EU: Platform on Sustainable Finance presents Social Taxonomy report; EU Commission to review recommendations aimed at helping investors define social sustainability
"EU: Platform on Sustainable Finance publishes final report on social taxonomy", 1 March 2022
On 28 February 2022, the Platform on Sustainable Finance ("PSF") published its final report on extension of the existing EU taxonomy to include a social taxonomy. This follows a consultation on a draft report in the summer of 2021 (see here).
The European Commission had asked the PSF to advise it on whether the EU taxonomy should be extended to cover social issues and, if so, how. However, the PSF's final report does not include all the technical detail - its purpose is to suggest to the Commission a general approach to the creation of a social taxonomy and evaluate the pros and cons of different types of approach.
The Commission now needs to decide if and how to take forward the PSF's suggestions. Although, it is not bound by the PSF's report, as the PSF is made up of well-regarded experts in their field, their final report carries substantial weight (see "Next steps" below).
Purpose of a social taxonomy
The purpose of a social taxonomy is to define more clearly what amounts to a social investment and what activities contribute substantially to achieving social objectives so that private capital can be directed towards socially valuable activities - in the same way that the existing green taxonomy provides a framework for assessing whether a particular activity is environmentally sustainable. It is a tool to help investors and end consumers make more informed choices.
The development of a social taxonomy is also an important step in furthering respect for human rights and better working conditions, as well as ensuring that the net zero transition is a "just transition" (e.g. where workers and communities particularly affected by the move away from a fossil-fuel reliant economy are not unfairly disadvantaged or "left behind").
Suggested structure for a social taxonomy
In response to feedback on its draft report, in particular to concerns about increased administrative burden on businesses, the PSF has tried to align the structure of the suggested social taxonomy more closely with the existing environmental taxonomy.
So the suggested structure of the social taxonomy now involves:
- the development of social objectives;
- defining different types of substantial contributions;
- "do no significant harm" ("DNSH)" criteria; and
- minimum safeguards.
The PSF has abandoned its previous suggestion of having a horizontal and vertical dimension and is now suggesting a single structure with three main objectives:
- decent work (including value-chain workers);
- adequate living standards and wellbeing for end-users ; and
- inclusive and sustainable communities and societies...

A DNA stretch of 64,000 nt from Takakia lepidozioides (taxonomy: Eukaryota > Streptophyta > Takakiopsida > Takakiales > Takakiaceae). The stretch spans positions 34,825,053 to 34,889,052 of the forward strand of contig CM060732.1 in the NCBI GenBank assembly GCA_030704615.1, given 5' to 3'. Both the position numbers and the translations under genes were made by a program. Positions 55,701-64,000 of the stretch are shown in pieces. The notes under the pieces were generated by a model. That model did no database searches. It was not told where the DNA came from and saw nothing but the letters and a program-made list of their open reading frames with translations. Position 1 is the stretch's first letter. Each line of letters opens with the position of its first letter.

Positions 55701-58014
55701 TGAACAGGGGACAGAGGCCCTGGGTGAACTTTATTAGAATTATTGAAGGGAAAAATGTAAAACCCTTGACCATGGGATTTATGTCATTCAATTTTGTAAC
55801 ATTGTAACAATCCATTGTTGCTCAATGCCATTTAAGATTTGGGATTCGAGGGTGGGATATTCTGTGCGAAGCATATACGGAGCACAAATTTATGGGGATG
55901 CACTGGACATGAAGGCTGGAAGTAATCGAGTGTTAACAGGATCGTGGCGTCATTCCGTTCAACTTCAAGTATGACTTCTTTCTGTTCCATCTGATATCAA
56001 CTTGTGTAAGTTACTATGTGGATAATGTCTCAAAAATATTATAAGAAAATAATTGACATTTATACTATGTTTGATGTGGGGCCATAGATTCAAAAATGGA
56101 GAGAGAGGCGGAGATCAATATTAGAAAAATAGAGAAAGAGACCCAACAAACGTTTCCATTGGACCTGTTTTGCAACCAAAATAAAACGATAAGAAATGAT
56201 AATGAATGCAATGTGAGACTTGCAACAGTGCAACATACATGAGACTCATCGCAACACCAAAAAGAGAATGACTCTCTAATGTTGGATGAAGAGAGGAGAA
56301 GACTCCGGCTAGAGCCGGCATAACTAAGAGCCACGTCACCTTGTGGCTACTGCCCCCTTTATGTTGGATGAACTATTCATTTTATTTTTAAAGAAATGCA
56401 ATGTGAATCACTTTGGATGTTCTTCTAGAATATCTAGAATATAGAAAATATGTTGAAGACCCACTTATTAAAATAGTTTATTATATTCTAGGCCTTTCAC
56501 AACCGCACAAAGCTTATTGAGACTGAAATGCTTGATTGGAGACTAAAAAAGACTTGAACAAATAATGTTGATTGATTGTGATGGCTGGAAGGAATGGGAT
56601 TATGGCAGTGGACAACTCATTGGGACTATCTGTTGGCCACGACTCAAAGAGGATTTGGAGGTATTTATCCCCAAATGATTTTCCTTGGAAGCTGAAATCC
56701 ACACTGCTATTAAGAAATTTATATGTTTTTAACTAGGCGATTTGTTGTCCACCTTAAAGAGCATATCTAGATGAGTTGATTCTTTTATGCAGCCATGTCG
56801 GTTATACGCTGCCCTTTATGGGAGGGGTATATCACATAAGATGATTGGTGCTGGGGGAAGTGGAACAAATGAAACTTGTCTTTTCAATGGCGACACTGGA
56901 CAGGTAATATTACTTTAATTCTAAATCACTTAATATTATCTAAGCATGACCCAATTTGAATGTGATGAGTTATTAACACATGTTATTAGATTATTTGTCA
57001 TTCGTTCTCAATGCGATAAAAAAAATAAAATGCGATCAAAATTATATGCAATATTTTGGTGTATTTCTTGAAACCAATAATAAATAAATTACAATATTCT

Governance and sustainability-linked pay
The Commission had also asked the PSF to advise on what other sustainability objectives, such as governance, could be covered in an environmental taxonomy and social taxonomy. Of course, the minimum safeguards in the Taxonomy Regulation already refer to the OECD Guidelines for Multinational Enterprises...
On sustainability competencies, it was expected that the Commission's proposal on sustainable corporate governance would cover this. However, that proposal has since morphed into a human rights and environmental due diligence proposal with only a small smattering of governance aspects (see here), which does not go as far as the PSF was expecting it to go on governance.
On linking executive pay to sustainability factors, the PSF recommends that this should be part of the EU taxonomy. It sees this as a "very effective way to steer a company towards achieving the sustainability targets it has set for itself" and a "reflection of what is happening in the real economy". It believes that concerns about interference with a company's autonomy can be addressed by ensuring this requirement is directional rather than prescriptive and is based on a company's own sustainability strategy and KPIs.
The PSF report states that the Taxonomy Regulation could be amended to include a social taxonomy, with new articles mirroring Articles 10-15 of the existing Regulation and the technical screening criteria for a social taxonomy set out in delegated acts. For those of us only just getting to grips with the fiendish complexity of the environmental taxonomy, the thought of having to grapple with a parallel social taxonomy sounds rather ominous.
As mentioned above, the PSF's suggestions are not binding on the Commission (although they do carry significant weight) so the Commission will have to decide if and how to develop a social taxonomy. The Commission was required by the Taxonomy Regulation to publish its own report on next steps on the social taxonomy by 31 December 2021. Clearly, that was not possible as the PSF has only just submitted its final report to the Commission. At the time of writing, it is not yet clear when the Commission is likely to publish its own report.
Separately, the PSF was also expected to publish its final report to the Commission on a significant harm and no significant impact (NSI) taxonomies by the end of Q1 2022 but that work has been delayed so it is not yet clear when that report will be published (see here).